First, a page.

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Choosing a Cooling Unit

Purchasing the right wine cooling unit for your space should result in years of temperature and humidity control inside your wine cellar, quiet, low-maintenance performance, and affordable operating costs.

In order to select the cooling unit that fits your needs, it's important to consider the following factors before buying:

Factor #1: Sizing

Most cooling units have nominal sizes corresponding to generic cellar volumes, e.g. 1,000 cubic feet. However, these sizes are based on assumptions about:

  • The type of insulation used in the cellar
  • The ambient temperature outside the cellar
  • The length of ducting
  • Whether the cellar is residential or commercial

Be careful about relying on the nominal size without considering these standard assumptions, because the actual conditions in your wine cellar may require a more powerful unit.

A better approach is to choose a unit size based on your cellar's thermal load—the amount of energy required to cool a given space to the desired temperature in an hour, measured in BTUH—and not just the size of the space.

Thermal load calculations take into account all the variables that will impact the temperature inside your wine cellar, including insulation, ambient temperature, and desired cellar temperature. At CellarPro, we're happy to figure out your cellar's thermal load for free; just provide some key pieces of information through our online form and we'll do the rest.

Once you know the thermal load of your wine cellar, you'll be able to select the best cooling unit for your project, because all of our cooling units include BTUH ratings in addition to nominal sizes in cubic feet.

Factor #2: Airflow

The hot side of the cooling unit, unless it is a water-cooled unit, must have access to fresh air, referred to as the fresh air intake, in order to operate effectively and generate cooling power inside the cellar.

The hot side of the cooling unit generates hot air exhaust as the fresh air passes over the condenser coils. These airflows—the intake and exhaust—can share a space, provided that sufficient volume exists for the cooling unit's hot air exhaust to dissipate.

Different types of cooling units offer varied solutions to deal with hot air exhaust, as follows:

Self-contained, non-ducted systems: These units are fully-charged and ready to install out of the box. With self-contained units, the hot and cold sides of the cooling unit are combined in one package, on opposite sides of the cooling unit. The cold side will face into the cellar, the hot side into a space adjacent to the cellar.

Split systems: These units are "split" into a hot side, the condensing unit, and a cold side, the evaporator, which are connected by copper tubing, called the line et. Split systems are more expensive to install than self-contained units. However, split systems let you place the condensing unit in a remote location, even outdoors, where sufficient space exists so that the hot exhaust can dissipate without intermingling with the fresh air intake.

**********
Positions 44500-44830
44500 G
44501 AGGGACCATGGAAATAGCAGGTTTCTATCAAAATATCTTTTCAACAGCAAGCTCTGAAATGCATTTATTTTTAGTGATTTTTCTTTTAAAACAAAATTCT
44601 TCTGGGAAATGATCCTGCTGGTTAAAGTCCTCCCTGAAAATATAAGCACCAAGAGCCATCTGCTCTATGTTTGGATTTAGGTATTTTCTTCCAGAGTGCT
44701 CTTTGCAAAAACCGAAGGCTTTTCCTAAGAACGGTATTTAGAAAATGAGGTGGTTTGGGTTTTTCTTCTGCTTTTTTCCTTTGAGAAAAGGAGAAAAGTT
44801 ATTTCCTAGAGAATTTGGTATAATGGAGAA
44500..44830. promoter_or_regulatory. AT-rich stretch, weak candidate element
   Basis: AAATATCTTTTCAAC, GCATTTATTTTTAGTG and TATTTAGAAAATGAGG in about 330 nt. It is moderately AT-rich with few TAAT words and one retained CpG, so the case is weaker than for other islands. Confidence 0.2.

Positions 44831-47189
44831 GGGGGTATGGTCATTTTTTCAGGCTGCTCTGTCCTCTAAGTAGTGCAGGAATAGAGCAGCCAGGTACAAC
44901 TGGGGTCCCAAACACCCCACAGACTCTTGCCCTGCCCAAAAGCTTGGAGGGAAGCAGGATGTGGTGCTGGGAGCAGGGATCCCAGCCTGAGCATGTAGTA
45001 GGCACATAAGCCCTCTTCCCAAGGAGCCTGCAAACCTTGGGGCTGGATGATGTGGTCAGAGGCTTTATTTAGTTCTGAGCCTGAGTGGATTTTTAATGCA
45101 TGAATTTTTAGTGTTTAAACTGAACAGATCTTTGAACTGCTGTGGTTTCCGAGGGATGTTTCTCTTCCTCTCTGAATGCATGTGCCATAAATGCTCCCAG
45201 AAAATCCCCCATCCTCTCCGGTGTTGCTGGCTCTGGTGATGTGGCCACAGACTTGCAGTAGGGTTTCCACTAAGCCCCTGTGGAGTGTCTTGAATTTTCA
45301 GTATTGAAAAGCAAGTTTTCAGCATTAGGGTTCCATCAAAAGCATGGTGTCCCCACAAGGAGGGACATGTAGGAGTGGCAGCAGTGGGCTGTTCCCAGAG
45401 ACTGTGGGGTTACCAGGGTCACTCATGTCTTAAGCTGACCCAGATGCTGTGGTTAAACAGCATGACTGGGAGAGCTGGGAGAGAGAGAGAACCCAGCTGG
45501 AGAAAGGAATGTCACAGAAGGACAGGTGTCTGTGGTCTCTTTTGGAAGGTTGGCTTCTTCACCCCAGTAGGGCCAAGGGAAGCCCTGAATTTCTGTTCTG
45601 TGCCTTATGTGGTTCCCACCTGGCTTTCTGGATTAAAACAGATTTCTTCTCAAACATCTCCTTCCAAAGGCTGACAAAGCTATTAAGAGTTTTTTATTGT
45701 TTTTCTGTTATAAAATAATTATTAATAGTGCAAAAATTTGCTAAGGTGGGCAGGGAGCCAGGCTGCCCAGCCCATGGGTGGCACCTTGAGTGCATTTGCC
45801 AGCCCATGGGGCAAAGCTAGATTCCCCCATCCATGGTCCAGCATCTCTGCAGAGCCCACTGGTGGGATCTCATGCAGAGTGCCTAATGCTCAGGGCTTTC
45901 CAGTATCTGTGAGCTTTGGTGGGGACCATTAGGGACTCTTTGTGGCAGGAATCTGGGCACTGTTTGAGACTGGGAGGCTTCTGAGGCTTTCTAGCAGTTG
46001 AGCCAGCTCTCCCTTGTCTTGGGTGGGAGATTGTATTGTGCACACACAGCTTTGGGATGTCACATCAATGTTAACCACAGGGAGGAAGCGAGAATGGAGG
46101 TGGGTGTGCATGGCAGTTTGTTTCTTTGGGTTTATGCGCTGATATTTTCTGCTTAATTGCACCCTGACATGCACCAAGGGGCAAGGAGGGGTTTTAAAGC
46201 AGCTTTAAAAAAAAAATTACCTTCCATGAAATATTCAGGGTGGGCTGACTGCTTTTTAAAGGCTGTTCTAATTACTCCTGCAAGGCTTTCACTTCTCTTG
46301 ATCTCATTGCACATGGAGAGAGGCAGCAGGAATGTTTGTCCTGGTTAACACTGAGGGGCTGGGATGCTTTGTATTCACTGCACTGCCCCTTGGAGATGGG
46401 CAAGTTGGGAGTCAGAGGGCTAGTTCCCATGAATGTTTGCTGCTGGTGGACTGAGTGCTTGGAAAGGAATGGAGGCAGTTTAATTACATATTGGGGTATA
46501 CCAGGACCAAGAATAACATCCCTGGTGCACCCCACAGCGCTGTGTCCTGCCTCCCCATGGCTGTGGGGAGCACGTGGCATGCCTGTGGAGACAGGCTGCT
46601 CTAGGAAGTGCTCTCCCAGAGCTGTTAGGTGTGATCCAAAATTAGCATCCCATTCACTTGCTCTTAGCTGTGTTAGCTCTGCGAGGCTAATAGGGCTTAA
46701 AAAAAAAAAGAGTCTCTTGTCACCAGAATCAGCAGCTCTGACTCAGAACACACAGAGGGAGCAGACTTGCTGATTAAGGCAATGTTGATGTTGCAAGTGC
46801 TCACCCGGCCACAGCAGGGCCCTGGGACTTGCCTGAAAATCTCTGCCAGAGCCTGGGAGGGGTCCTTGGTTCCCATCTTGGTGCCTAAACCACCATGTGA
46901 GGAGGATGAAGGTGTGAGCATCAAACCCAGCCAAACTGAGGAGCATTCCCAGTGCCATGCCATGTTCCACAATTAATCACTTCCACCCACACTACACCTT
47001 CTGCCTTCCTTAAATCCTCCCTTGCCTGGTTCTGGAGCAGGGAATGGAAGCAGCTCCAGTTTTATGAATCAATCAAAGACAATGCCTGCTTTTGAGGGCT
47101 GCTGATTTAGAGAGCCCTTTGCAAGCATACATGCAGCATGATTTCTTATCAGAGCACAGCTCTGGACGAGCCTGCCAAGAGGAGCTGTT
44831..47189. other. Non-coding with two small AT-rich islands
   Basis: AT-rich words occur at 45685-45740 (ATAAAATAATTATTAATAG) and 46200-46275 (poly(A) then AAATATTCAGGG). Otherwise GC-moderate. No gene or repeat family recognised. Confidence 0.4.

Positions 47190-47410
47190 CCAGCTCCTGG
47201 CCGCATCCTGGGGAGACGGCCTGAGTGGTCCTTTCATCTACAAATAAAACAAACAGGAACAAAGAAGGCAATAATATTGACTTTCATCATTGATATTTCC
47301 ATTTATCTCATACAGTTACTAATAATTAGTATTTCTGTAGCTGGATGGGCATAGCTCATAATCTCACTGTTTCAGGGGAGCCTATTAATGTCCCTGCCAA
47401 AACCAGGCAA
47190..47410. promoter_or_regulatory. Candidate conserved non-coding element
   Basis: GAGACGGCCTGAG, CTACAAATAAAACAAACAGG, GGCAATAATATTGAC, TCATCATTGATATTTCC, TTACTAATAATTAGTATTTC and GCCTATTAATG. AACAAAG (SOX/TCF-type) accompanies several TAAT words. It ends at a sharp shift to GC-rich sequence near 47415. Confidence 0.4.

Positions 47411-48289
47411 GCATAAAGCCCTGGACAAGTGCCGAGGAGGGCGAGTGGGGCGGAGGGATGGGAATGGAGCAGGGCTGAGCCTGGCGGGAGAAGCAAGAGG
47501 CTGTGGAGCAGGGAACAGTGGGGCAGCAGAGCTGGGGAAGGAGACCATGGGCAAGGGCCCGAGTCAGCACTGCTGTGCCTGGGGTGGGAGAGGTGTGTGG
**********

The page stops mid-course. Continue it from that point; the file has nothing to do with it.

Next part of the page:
Ducted systems: Some split and self-contained units can be ducted, either on the cold side, on the hot side, or both. Ducting allows the air to be moved to and from the cooling unit to a remote location.

With cold-side ducting, the cooling unit could be located away from the cellar, removing any visible equipment from the cellar. With a hot-side ducting, the cooling unit can be located in a small space with limited airflow. Ducting will bring remote air to and/or from the cooling unit.

Regardless of the system you install, hot air exhaust must have room to dissipate so that it does not intermingle with the fresh air intake. If sufficient airflow around the hot side does not exist, you may need to purchase a split or ducted system.

Factor #3: Noise Level

The compressor and fans on the hot side of the cooling unit will generate heat and produce some background noise. Ideally, this side of the unit will be located away from common living spaces.

If your cellar is close to a room in your home, you may prefer a ducted or split system that lets you mitigate the noise by placing the louder, hot exhaust-emitting part of the cooling unit in a remote location.

Factor #4: Unit Cost

Self-contained systems are generally the most affordable to purchase and also to install. They do not require professional installation, and some can be ducted for remote placement or vented to the outdoors. However, the configuration needs of your space may demand a more expensive split or ducted system.

Learn more about cooling unit cost and expenses, including options and upgrades.

Factor #5: Humidification

If your cellar is in a low-humidity locale, like the Rocky Mountains, you may need to add humidity to your cellar. Some cooling units offer a humidification upgrade which, when connected to a water line, adds and maintains humidity inside the cellar based on humidistat settings.

Factor #6: Heating

If the space around your cellar isn't temperature-controlled and drops below your desired cellar temperature, you may need a cooling unit that can also produce heat.

Although most cooling units provide cooling but no heating, some cooling units offer a heating upgrade which will add heat when ambient temperatures drop below your desired cellar temperature.

Still have questions about the process of choosing a cooling unit? Feel free to contact us for advice on finding the right system for your needs.

To contact our support team, email us or call 877.726.8496.

We've put together some basic resources to guide you through the process of choosing a cooling unit and building a cellar.

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